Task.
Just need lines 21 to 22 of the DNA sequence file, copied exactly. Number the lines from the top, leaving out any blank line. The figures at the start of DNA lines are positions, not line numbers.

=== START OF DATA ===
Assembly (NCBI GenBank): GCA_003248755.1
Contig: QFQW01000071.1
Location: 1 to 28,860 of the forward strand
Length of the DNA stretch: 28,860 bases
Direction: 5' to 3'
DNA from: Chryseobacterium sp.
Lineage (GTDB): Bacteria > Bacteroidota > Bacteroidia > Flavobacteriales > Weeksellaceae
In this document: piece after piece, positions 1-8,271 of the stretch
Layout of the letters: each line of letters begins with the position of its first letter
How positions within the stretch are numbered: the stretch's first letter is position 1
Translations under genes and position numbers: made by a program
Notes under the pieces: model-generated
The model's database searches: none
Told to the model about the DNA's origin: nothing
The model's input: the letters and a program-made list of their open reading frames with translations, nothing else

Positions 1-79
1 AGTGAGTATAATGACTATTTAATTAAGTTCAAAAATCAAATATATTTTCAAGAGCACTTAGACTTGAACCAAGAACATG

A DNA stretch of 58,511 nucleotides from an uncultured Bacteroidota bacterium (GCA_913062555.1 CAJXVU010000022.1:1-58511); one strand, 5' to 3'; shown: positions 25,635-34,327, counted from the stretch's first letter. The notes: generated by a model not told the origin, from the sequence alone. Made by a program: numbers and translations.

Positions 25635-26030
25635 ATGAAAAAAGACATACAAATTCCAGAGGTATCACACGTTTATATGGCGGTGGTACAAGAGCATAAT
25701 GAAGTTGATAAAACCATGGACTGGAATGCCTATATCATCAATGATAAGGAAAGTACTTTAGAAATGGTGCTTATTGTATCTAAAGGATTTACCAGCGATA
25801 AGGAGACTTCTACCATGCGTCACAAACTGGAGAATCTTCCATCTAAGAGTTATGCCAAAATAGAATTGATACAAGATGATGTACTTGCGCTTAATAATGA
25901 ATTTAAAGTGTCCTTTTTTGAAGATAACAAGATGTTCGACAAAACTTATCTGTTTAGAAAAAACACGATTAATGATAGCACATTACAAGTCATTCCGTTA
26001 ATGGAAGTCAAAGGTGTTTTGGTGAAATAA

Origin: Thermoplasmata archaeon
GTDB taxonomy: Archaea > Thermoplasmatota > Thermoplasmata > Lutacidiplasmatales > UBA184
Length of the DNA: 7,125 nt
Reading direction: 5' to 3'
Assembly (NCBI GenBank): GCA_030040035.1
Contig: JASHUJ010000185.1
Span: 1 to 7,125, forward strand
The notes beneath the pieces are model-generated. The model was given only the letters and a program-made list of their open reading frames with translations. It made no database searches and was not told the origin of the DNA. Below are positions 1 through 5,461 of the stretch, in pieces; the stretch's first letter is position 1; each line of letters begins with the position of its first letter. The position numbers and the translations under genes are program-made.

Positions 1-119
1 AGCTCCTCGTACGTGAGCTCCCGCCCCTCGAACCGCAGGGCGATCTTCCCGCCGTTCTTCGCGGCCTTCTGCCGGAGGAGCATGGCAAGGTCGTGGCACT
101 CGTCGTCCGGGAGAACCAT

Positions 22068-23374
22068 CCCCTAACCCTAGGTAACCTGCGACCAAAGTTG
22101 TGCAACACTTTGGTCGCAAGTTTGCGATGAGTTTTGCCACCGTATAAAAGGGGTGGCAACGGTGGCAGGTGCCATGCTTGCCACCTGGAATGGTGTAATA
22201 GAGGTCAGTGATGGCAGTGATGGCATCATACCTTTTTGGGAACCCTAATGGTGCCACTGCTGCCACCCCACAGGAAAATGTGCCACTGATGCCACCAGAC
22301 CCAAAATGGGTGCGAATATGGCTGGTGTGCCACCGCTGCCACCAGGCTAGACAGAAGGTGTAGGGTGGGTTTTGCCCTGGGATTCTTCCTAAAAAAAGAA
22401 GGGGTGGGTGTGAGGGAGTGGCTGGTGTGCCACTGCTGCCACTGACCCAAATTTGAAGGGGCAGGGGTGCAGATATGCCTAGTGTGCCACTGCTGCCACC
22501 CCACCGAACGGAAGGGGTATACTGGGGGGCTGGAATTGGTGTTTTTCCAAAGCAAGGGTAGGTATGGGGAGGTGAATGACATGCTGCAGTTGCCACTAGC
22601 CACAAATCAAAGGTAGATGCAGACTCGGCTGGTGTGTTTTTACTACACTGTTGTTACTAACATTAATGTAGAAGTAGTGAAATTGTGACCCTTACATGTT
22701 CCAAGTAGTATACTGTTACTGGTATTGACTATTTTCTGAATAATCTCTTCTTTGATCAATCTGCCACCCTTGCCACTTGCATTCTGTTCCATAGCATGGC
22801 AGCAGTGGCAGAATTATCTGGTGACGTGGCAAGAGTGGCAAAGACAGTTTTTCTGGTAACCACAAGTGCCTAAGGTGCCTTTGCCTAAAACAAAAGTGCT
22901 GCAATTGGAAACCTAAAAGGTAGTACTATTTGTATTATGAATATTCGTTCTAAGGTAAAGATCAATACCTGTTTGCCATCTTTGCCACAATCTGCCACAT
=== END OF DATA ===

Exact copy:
25701 GAAGTTGATAAAACCATGGACTGGAATGCCTATATCATCAATGATAAGGAAAGTACTTTAGAAATGGTGCTTATTGTATCTAAAGGATTTACCAGCGATA
25801 AGGAGACTTCTACCATGCGTCACAAACTGGAGAATCTTCCATCTAAGAGTTATGCCAAAATAGAATTGATACAAGATGATGTACTTGCGCTTAATAATGA